Sarcomas are a set of rare tumours whose origin lies in the soft tissues of the body or the bones.
Soft tissues include muscles, nerves, vessels and fat. These tissues may also form part of organs.
The infrequency of sarcomas makes it necessary to handle clinical cases and their treatment on an individual basis, which generally involves a decision-making process that is shared by several professionals with expertise in this disease and the patients themselves.
The correct diagnosis of a sarcoma and its specific type is the first critical step to be taken, as it will form the basis of the clinical handling of the patient, as well as the precise information about the nature of their disease.
In contrast to many cancers, sarcomas do not usually generate symptoms in their early stages of growth. This is because they develop in areas of the body in which they can progressively grow by pushing against structures and organs.
The first symptom may be a painless lump. The majority of lumps are benign, but if it grows quickly, hurts, is deep and/or measures more than 5 centimetres, it is more likely to be a sarcoma. Sometimes the symptoms may appear as a result of excessive compression of the body’s various tissues and organs.
Who is affected by the condition?
There is no clear factor that triggers a sarcoma. Certain inherited genetic syndromes may predispose a person to being more likely to develop a type of sarcoma, such as Li–Fraumeni syndrome, neurofibromatosis or familial adenomatous polyposis.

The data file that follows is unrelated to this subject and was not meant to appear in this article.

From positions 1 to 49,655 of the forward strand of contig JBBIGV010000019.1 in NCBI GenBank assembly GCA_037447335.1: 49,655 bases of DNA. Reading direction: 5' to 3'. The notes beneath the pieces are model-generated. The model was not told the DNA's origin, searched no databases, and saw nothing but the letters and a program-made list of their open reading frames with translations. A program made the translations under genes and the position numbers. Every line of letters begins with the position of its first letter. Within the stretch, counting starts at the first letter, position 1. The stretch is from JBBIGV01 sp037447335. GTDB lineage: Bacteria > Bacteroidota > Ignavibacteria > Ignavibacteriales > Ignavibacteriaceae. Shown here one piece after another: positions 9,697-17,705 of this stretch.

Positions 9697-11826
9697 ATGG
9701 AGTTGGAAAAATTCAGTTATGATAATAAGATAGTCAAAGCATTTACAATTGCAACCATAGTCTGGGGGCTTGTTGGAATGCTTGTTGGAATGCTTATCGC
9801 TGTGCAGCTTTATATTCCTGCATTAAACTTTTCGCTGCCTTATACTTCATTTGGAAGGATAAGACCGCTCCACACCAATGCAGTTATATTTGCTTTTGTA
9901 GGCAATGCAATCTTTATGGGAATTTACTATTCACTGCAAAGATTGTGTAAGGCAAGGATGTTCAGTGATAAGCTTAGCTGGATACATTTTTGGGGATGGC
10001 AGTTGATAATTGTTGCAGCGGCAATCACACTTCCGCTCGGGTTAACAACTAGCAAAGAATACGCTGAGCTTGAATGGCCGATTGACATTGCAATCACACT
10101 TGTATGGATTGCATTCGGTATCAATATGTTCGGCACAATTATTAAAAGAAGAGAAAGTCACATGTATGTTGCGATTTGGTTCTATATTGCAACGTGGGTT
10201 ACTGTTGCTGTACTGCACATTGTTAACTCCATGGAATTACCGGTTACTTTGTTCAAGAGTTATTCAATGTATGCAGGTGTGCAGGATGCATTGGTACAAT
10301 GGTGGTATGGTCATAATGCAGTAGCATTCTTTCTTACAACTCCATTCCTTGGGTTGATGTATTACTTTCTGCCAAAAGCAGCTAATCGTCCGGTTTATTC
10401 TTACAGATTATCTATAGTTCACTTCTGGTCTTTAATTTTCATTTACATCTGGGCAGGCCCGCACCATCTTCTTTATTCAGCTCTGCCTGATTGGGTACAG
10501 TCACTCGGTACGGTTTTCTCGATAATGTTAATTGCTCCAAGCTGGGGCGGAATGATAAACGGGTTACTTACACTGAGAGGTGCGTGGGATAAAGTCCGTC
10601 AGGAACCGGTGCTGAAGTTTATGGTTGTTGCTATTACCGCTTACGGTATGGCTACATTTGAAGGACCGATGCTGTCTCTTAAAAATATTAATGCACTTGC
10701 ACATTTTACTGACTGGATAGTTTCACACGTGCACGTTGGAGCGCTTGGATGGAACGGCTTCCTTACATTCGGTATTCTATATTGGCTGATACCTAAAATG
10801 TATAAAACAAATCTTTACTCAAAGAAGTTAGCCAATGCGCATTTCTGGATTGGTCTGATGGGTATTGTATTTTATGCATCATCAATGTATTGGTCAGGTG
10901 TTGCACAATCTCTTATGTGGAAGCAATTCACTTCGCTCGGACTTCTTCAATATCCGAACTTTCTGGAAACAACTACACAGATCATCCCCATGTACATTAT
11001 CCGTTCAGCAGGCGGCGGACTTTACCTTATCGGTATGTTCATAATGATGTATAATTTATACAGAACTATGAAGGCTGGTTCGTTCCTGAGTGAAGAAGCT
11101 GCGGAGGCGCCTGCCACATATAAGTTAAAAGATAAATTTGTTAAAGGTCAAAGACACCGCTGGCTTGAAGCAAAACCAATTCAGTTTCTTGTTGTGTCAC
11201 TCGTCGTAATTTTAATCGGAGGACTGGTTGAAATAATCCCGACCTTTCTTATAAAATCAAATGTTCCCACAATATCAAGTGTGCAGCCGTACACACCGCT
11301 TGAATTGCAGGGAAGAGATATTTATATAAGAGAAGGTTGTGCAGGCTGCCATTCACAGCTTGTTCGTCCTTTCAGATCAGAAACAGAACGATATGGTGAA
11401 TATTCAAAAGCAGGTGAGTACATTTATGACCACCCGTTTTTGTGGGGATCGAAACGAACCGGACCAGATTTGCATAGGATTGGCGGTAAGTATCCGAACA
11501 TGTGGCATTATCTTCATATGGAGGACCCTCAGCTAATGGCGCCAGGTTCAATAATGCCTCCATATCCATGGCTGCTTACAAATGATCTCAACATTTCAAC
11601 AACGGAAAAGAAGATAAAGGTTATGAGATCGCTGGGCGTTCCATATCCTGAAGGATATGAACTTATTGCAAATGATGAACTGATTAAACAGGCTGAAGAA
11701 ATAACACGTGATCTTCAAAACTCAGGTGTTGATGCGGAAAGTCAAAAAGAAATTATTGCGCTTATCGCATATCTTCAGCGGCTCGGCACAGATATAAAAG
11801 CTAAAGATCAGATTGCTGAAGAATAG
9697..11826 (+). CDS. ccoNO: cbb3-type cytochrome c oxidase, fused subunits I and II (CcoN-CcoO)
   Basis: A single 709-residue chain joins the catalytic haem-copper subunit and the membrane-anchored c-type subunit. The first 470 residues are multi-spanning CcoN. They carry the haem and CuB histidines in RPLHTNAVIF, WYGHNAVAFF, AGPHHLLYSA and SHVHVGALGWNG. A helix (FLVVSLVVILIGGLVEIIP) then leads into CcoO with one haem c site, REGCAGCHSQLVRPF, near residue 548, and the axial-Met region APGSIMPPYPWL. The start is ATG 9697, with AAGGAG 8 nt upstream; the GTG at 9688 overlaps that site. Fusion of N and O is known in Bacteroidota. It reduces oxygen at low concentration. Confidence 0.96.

One of the most important steps is to confirm the clinical suspicion of sarcoma and identify its specific type. This requires a biopsy to obtain a fragment of the tumour so it can be studied by Pathological Anatomy.
It is sometimes diagnosed with molecular techniques in association with radiological tests like x-rays, computed tomography (CT), magnetic resonance imaging (MRI) or PET-CT.
The treatment of all sarcoma patients is always agreed by multidisciplinary committees composed of professionals with expertise in sarcomas from a variety of the services of our centre: Medical Oncology, Radiation Oncology, Traumatology, General Surgery, Radiology and Pathological Anatomy.
Given that sarcomas may arise in any part of the body, occasionally other specialists may also participate.
The treatment of sarcoma patients may include:
- radiation therapy
- or a combination of the above.
The most suitable procedure depends on a number of different factors in addition to the specific type of sarcoma. Targeted therapy and immunotherapy play a very important role in certain types of sarcoma. Finally, there are also clinical trials that experiment with new therapies.
The commonest are radiological tests like those described above (x-ray, CT, MRI and PET-CT).
As there is no specific cause of sarcomas, in the majority of cases there are no specific measures that can be taken beyond the usual healthy living habits recommended by the World Health Organization.
Patients with inherited genetic syndromes, however, are advised to undergo monitoring in specialist units.
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Traumatology, Rehabilitation and Burns Hospital